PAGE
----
devlive:dataDesired="name, email"
devlive:onError="myErrorProc" />

You’ll probably also want to set the width and height of the box as well, by adding a style=”width:250;height:400;float:right” attribute in there.  The devlive namespace is optional, but a good idea to avoid colliding with somebody else’s contactscontrol tag or channelEndpointURL attribute.

Put that on your page, along with the two required includes and the callback functions you’ve indicated, and when the page loads, the contacts control code will discover the contactscontrol HTML tag, grab the info it needs from the attributes, and do all the behind the scenes stuff necessary to display its UI and talk to the Windows Live Contacts database server.  Full step by step details are on the Getting Started page.

There are two critical pieces you need to get right:  placing the channel.htm on your site, and writing your onData callback function.  Without those, everything can look fine but you’ll get no data.


Channel.htm is easy:  just copy the file from http://dev.live.com/scripts/channel/v0.1/channel.htm to some place on your web site.  Don’t bother clicking on that link in your browser – channel.htm autonavigates to about:blank, so by the time you can click View: Source the source you want is already gone.  This isn’t an obfuscation measure, it’s an integral part of the channel mechanism – immediately navigating to a different URL allows the channel to detect consecutive navigations to the same URL.  Otherwise, the browser would ignore the second request because the page is already on the requested URL.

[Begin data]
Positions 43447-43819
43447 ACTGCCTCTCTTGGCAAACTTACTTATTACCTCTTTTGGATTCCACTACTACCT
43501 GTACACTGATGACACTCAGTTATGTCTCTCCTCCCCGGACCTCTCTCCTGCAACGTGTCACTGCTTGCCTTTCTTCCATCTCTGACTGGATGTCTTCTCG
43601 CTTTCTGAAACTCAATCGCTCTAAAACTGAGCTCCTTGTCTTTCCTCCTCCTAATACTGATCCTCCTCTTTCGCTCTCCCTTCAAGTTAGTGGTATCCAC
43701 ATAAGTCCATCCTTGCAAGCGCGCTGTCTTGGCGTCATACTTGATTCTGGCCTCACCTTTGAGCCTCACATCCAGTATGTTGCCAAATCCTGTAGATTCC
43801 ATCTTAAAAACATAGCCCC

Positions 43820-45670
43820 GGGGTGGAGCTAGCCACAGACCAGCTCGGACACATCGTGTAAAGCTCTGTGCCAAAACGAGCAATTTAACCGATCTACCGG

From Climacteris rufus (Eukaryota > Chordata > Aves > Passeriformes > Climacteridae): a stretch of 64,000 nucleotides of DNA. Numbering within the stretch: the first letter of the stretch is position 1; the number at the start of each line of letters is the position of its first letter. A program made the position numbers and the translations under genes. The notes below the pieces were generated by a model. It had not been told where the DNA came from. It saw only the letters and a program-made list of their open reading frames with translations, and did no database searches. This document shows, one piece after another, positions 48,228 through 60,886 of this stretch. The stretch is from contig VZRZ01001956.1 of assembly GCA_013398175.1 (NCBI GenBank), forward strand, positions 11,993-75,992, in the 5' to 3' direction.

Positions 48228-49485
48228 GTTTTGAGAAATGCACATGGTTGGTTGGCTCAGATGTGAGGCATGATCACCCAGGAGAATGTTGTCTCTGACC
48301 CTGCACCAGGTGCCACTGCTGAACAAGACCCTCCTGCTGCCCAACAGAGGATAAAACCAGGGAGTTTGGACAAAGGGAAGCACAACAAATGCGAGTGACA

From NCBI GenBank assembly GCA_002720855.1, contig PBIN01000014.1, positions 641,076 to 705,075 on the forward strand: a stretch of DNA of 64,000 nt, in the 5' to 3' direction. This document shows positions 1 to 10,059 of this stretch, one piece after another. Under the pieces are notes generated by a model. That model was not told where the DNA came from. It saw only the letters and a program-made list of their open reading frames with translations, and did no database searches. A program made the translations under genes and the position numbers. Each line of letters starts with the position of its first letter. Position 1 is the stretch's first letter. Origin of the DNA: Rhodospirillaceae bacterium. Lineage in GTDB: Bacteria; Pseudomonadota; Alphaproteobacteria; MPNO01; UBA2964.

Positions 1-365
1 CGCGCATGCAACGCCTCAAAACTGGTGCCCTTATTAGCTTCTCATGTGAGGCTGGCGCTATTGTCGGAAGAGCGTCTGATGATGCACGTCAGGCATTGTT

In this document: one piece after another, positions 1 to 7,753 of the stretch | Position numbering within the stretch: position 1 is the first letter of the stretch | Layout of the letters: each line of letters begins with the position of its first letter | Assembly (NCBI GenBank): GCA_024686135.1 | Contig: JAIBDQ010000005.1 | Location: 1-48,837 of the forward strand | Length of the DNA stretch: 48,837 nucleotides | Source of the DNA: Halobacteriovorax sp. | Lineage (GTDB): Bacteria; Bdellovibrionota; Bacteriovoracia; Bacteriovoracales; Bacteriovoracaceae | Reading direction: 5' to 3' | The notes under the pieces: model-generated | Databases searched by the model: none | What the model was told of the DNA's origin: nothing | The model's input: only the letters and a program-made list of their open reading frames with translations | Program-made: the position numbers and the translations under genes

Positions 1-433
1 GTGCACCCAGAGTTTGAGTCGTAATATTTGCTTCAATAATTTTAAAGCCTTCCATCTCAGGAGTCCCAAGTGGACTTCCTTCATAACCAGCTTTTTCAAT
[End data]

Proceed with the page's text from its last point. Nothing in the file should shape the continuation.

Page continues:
To copy the channel.htm file to your machine, right click on the URL and select Save Target As, or open the URL in Notepad or Visual Studio, then Save As to a local file.  It doesn’t matter what the file name or path is, it just needs to be in the same domain as the page you want to use the contacts control on.

Do not use MS Word or Write to open channel.htm – word processors are prone to reformatting HTML in ways that make sense for interoffice memos but wreak havoc on HTML and JavaScript syntax.  Word is particularly bad helpful about replacing simple double quotes with fancy back slanted and forward slanted quote chars.  Very pretty on paper, but nasty, hard to spot syntax errors in JavaScript and HTML.  “What do you mean ‘Unterminated string’?  The friggin quote is right there!!”

Receiving the Data

Writing the code to receive the contacts is pretty easy, too.  The code on the demo page looks like this:

function receiveData(p_contacts) 
    var s = "Done! " + p_contacts.length + " records received."; 
    for (var i = 0; i < p_contacts.length; i++) 
        s += "<p>"; 
        s += "name: " + p_contacts[i].name +"<br/>"; 
        s += "email: " + p_contacts[i].email; 
        s += "</p>"; 
    document.getElementById("ContactsDisplay").innerHTML = s; 

The p_contacts param is an array of JavaScript objects, one object per contact.  The data for each contact is stored in properties / attributes on the object.  p_contacts[0].name returns the name field of the first contact in the array.
Keep in mind that some of the contact records you receive may not have data for all the fields you asked for.  Currently, that means the field values you receive will be undefined, and will display “undefined” when you convert them to strings.  We’ll fix that to return empty strings in a future release.

But How Does It Work, Inside?

That’s tomorrow’s post.


This post was originally published on my MSDN blog while I was at Microsoft.